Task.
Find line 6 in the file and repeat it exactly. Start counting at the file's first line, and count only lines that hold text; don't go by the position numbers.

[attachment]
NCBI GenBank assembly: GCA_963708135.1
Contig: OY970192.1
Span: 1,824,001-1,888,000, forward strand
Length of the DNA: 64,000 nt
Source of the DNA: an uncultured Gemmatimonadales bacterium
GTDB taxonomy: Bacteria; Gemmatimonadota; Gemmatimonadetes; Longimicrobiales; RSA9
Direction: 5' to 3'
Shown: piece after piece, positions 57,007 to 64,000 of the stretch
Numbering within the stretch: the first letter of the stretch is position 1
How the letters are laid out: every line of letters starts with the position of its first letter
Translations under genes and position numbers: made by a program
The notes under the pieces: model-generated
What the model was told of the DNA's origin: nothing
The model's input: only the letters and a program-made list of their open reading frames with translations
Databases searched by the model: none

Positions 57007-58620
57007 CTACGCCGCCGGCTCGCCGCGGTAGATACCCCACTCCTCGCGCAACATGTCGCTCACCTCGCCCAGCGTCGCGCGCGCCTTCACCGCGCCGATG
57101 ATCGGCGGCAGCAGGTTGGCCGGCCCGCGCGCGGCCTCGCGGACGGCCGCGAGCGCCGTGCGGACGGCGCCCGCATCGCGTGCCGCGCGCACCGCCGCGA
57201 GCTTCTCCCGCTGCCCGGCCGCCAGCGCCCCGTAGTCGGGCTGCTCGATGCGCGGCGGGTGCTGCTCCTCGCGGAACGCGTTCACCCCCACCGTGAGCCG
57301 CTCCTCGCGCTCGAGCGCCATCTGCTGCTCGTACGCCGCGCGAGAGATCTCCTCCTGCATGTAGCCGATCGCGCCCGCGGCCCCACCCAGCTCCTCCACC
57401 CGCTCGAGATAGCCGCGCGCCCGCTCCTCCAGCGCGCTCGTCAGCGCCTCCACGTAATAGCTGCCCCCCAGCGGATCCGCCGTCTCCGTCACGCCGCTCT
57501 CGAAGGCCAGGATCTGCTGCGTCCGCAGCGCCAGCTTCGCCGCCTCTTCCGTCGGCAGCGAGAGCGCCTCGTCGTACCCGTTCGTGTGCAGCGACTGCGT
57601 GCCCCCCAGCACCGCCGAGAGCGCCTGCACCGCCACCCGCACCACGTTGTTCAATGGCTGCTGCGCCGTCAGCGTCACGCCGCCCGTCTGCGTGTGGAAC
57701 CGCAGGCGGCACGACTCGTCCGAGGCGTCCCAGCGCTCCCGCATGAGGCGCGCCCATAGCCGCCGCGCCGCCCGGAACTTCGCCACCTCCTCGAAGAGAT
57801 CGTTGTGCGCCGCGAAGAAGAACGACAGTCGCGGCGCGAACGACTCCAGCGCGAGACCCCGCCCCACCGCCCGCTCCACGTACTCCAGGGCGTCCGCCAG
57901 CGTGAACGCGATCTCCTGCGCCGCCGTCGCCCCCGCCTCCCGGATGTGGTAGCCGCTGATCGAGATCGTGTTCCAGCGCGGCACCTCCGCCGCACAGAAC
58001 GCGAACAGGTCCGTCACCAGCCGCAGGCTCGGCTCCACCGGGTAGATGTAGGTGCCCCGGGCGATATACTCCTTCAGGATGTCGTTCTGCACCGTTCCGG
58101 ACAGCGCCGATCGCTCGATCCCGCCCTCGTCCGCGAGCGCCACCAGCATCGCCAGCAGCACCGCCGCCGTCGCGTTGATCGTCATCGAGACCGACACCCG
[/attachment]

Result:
GTDB taxonomy: Bacteria; Gemmatimonadota; Gemmatimonadetes; Longimicrobiales; RSA9